Secretary Richard K. Sullivan Jr.
Secretary, Executive Office of Energy and Environmental Affairs
Executive Office of Energy and Environmental Affairs
Last week, I was proud to join Governor Patrick, federal and state officials, and nearly 100 members of the US wind energy industry to celebrate the official ribbon cutting of the Wind Technology Testing Center (WTTC). The WTTC, a partnership between the Massachusetts Clean Energy Center (MassCEC), the National Renewable Energy Lab (NREL), and the U.S. Department of Energy, is the first facility in the nation capable of testing large-scale wind turbine blades up to 90 meters in length.
This critical component in the wind energy industry will speed deployment of the next generation of wind blades into the marketplace, attract companies to design, manufacture and test their blades in the United States, and catalyze growth in the American wind turbine supply chain. The WTTC has already attracted new companies to Massachusetts, creating jobs in the Commonwealth. In fall 2009, global wind blade manufacturer TPI Composites opened a wind blade research, development, and prototype manufacturing facility in Fall River, and is currently building prototype wind blades.
Wind turbines are significant investments with a product lifetime which can exceed 20 years. By simulating the stress a turbine blade will experience over the course of its lifetime in a matter of months, manufacturers can use data from the WTTC to design higher quality products. The Center will provide standardized, independent testing for potential purchasers of wind turbines who can use the information to evaluate units for purchase.
This ribbon-cutting is the latest in a string of successes in Governor Patrick’s vision of Massachusetts as the world leader in clean energy. The launch of the WTTC and the announcement last October of the redevelopment of the port of New Bedford to accommodate offshore wind operations along the Atlantic Coast continues to establish the infrastructure of this clean energy cluster, further positioning Massachusetts to reap tremendous economic benefits from a rapidly growing sector.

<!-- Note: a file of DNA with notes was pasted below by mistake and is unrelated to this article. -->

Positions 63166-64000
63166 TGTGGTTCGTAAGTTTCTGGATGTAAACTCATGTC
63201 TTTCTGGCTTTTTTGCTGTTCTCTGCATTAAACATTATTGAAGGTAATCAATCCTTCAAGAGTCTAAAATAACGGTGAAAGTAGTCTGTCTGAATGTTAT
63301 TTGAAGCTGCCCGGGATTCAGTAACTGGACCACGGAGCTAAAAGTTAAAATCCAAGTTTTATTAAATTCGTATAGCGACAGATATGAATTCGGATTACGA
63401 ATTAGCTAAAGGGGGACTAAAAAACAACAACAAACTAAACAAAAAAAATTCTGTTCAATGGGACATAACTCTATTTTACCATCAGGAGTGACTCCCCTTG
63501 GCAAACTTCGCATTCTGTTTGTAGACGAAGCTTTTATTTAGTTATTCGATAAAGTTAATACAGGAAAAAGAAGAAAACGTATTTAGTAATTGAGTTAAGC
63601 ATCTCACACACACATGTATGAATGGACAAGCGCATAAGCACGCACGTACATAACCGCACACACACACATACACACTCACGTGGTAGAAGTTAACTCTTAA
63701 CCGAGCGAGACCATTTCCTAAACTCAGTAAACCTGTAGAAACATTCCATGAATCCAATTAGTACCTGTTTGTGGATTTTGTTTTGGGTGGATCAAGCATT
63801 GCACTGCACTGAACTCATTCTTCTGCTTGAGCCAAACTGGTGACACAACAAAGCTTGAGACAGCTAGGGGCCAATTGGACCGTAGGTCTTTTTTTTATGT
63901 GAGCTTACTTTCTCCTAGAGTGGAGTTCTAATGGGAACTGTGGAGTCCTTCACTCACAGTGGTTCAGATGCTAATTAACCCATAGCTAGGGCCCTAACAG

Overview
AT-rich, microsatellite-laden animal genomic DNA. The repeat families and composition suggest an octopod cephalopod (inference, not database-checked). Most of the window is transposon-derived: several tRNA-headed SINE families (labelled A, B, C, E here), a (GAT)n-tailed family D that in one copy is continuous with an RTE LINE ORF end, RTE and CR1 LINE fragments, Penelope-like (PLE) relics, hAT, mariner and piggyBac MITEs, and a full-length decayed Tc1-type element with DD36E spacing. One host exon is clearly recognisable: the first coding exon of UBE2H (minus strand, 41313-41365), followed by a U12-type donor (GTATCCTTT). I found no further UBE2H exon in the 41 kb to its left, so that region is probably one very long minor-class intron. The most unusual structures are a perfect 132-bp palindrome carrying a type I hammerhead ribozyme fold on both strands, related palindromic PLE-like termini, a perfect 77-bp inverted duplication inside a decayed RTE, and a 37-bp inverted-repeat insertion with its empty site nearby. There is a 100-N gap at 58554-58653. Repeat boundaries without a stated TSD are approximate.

Market-Based Program Designed to Continue Solar Growth posted on Jul 30
This April, the Commonwealth launched its second Solar Carve- Out Program. Built on the success of the first solar carve-out program, SREC II is designed to continue to drive Massachusetts’ solar growth and particularly provide incentives for smaller solar projects, building mounted units, community shared solar, solar canopies, emergency power and low income housing.
“Mass. Military Division” and “Energy Efficiency” Go Together posted on Jul 25
Energy measures implemented at a Mass. Military Divison site include improved lighting, high efficiency motors, HVAC controls and energy management system upgrades. Under the Accelerate Efficiency Plan, the Commonwealth is investing over $12 million at 29 state facilities throughout the Berkshires.
Solar a “No-Go” on Your Roof? Share Through Community Solar posted on Jul 16
Harvard residents who wanted solar on their homes and were unable to get it due to shading, sloping, or structural barriers, found a solution by sharing the Harvard Solar Garden, an approximately 250 kW project, provides 41 residents and six small businesses with sustainable, clean energy. .